A new material to cut weight of ships by 30 percent and save on fuel consumption, CO2 emissions

January 21, 2011

A new material is tested to cut the weight of ships by 30 percent. For an average sized freight vessel with a capacity of 7000 m? this corresponds to a weight reduction of more than 1000 tons. Researchers from Fraunhofer Institute for Machine Tools and Forming Technology in Chemnitz, Germany, have experimented with an aluminum powder that foams when heated up. The new material is lighter than water and has a high stiffness.

Within seconds a cube made from aluminum starts to inflate into the shape of a sponge under the impact of heat. The secret of this reaction lies in the compounds of the new material. The metal is a mixture of aluminum and titanium hydride powder, which acts as a blowing agent just like yeast makes dough rise.

The aim of the researchers from the EU research project CREATING was to find a processing method to build large aluminum foam sandwich plates. These compounds could eventually replace steel plates of a vessel. To form such sandwich compounds, the powder is initially pressed into bars. The bars are then placed between two steel sheets and heated in an oven. At a temperature of more than 650° Celsius the new material expands and bonds with the steel sheets without the help of any adhesives.

Tests proved the stiffness of the new material. Put under high stress it doesn’t break but only deforms. The advantage: A ship hull can travel through Northern Europe all year round, as it can even withstand ice sheets on the waters.

Veikko Hintsanen, a captain from Finland, has helped the German researchers to design a super light ship which they call “Bioship 1”. For shipping companies a lighter ship means more payload, less trips and therefore less fuel consumption and CO2 emissions. But besides that “Bioship 1” offers even more ecological features. For example, running with liquid natural gas (LNG) it will avoid oil pollution in case of an accident.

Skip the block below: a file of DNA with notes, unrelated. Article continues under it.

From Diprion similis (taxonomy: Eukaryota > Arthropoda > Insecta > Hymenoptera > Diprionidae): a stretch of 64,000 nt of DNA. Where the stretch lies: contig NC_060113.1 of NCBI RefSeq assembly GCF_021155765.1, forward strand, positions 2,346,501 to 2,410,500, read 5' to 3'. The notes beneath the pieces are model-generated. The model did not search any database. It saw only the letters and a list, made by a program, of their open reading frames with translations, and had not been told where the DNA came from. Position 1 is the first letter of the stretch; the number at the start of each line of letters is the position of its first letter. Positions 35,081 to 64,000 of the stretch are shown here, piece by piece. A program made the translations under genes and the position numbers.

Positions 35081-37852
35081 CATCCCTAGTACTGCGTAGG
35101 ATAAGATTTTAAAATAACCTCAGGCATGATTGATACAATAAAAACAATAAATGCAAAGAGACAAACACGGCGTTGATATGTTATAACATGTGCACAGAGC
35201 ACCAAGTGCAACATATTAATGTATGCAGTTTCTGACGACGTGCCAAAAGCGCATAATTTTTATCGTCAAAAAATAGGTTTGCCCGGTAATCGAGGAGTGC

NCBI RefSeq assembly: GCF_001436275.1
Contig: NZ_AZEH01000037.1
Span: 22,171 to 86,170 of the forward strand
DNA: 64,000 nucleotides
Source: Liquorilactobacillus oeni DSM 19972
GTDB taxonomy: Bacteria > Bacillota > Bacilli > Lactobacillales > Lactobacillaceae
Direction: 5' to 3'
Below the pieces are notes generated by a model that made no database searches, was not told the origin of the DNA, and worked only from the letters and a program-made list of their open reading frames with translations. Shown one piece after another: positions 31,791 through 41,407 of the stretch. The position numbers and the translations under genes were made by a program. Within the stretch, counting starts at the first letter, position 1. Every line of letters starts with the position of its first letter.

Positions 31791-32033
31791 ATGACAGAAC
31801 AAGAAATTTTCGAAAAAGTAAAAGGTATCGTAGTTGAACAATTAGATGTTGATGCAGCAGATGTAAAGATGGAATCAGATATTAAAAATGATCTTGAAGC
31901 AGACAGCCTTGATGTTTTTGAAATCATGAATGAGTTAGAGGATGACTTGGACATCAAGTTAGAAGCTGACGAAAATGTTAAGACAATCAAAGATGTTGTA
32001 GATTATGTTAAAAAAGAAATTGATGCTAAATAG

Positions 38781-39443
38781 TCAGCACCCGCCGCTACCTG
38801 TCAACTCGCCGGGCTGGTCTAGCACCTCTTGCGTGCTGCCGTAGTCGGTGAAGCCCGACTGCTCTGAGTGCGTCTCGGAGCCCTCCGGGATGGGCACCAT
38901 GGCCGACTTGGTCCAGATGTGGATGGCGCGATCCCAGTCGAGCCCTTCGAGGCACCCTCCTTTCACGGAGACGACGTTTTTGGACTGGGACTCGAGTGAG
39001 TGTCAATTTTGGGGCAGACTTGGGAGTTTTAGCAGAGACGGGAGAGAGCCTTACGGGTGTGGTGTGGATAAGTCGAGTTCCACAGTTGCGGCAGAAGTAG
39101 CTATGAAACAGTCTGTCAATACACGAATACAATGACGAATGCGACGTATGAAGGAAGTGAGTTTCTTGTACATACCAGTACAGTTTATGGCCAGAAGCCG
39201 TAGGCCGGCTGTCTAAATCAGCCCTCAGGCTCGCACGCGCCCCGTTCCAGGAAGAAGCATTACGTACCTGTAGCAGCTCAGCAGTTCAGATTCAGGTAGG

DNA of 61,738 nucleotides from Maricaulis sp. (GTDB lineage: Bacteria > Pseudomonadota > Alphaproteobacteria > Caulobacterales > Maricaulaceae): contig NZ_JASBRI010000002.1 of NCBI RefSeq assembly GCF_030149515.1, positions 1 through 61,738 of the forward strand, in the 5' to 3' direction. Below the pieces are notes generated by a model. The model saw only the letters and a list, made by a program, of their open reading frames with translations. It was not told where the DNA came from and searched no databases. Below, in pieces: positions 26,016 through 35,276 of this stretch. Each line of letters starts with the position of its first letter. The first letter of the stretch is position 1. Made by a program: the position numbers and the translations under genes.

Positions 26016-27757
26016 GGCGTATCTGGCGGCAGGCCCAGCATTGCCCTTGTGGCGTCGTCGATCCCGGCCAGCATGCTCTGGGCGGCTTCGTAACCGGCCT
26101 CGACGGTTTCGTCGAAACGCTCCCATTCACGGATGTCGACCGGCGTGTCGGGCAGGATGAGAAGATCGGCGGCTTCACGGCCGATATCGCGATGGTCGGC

Hintsanen believes that the new ship could revolutionize freight transportation in Finland. In his country forestry is one of the cornerstones of the national economy. Its annual turnover is about 27 percent of the net exports. Paper or furniture productions are the typical usages. But there is also enough wood to supply Finland with heat and energy.

Today trucks are used to transport wood from the remote forests to bio energy plants. The problem: if the distance is more than 50 km, road transportation becomes too expensive. “Bioship1” offers a solution: the harvesting areas could be increased and thus more Finish households could be supplied by bio power plants in the future.

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